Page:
Styles of Antique Chair Legs
Every aspect of an antique adds to its allure and beauty. Details from the molding to the choice of hand-carved motifs, using the perfect piece of wood with the most exceptional grain, to the legs create a fantastic piece of art.
Antique furniture and antique reproduction furniture legs are far more than simple functions. Along with being a vital part of the furniture and completing the appearance of a piece, leg styles are also a strong indicator of the furniture's era. When analyzed along with foot styles, these can often reveal style and manufacturer to collectors when evaluating antiques.
Several of the world's most famous master artisans often chose a particular chair leg style to become their designs' signature mark.
What are the most recognizable antique chair leg styles? We have a few that are our favorite.
Baluster Leg Style
The baluster leg style is reminiscent of the balusters found in stairways, parapets, and other architectural features. Baluster-style legs have various small lathe scrolling on top and bottom parts, featuring high shoulders wider at the top and narrowing toward the feet. The baluster leg style became very popular in the 17th century and was still used well into the 19th century.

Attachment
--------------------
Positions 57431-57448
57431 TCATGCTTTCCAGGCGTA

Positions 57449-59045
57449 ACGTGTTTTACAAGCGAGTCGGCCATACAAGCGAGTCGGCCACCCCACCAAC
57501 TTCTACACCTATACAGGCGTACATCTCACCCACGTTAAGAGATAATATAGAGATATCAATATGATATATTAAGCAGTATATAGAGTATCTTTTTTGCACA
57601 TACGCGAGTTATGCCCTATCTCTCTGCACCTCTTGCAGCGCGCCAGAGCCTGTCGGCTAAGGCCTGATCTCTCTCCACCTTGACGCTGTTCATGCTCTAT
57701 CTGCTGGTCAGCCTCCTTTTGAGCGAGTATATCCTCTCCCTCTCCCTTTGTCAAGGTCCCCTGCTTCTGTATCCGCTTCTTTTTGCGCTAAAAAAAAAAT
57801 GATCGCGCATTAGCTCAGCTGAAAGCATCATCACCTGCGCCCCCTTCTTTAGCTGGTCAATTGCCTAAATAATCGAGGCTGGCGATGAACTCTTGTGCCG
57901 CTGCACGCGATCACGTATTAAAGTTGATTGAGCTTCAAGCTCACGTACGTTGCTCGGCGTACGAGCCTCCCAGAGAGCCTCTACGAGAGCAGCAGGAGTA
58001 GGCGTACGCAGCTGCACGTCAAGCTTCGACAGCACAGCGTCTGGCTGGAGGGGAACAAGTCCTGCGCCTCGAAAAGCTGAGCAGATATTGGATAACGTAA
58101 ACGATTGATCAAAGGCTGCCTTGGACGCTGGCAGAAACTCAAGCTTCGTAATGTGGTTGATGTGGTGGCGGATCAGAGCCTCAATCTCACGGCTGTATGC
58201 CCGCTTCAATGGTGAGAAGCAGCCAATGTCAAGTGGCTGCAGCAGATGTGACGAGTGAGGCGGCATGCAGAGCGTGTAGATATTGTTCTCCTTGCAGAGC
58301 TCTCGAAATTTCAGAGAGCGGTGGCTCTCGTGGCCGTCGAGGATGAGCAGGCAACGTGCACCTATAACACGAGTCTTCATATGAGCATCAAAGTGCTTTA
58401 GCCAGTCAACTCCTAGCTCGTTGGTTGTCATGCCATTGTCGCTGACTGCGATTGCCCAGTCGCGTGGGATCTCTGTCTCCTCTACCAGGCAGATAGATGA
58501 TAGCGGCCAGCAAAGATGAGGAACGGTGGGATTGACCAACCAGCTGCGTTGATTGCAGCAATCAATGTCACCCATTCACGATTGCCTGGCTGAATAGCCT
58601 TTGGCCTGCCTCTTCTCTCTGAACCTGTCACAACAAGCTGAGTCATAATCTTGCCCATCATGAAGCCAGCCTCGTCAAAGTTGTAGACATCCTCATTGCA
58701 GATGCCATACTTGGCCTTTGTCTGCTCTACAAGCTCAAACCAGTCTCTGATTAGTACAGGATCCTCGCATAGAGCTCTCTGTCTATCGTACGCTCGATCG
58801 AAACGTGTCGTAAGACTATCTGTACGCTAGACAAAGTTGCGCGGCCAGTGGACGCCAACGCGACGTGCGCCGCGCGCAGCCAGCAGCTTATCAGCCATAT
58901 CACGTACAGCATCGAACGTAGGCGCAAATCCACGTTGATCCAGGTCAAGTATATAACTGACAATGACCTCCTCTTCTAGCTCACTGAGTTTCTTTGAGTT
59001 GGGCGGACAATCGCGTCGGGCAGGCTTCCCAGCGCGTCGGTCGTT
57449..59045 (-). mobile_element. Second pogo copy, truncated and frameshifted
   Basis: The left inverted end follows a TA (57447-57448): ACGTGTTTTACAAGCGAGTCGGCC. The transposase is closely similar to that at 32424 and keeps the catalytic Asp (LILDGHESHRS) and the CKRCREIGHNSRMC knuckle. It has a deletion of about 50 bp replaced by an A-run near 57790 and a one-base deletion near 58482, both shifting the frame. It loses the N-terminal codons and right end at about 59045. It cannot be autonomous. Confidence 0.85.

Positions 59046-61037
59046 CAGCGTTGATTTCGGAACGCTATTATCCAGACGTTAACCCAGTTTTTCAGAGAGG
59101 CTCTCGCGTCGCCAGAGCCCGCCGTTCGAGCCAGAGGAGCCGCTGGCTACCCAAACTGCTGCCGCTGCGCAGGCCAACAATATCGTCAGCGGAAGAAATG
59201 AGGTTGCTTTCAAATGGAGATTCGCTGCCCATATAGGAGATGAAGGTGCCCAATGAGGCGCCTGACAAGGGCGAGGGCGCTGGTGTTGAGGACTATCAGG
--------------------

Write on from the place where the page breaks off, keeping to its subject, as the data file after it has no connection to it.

Bobbin Leg Style
Bobbin legs are a spool-shaped horizontal embellishment created with a lathe. Occasionally the bobbin legs may have squared sections or other decorations to break up the line of bobbin shapes. Most antiques with this leg style originate in the late 17th century.
Cabriole refers to a famous furniture leg with a curved 'knee' facing outward and the leg down to the ankle slopes inward, terminating in an ornamental foot. The Cabriole is a highly stylized leg meant to capture the shapes of an animal's hind leg, giving it an elongated "S" curve.
Cabriole legs are associated with Queen Anne and Chippendale styles of antique furniture, along with many reproduction pieces looking to recreate an authentic look.
The cabriole leg may have one of the largest ranges of style. While all cabriole legs shared the iconic elongated S, there were variances in the design.
• Plain Cabriole. Plain cabriole legs have feet shaped like a club or a pad that folds under slightly.
• Carved Cabriole. A common feature in carved cabriole legs is that eagle talons or lion claws griping a sphere. Additionally, the legs are usually heavily carved with motifs such as wings, leaves, or cabochons on the knee.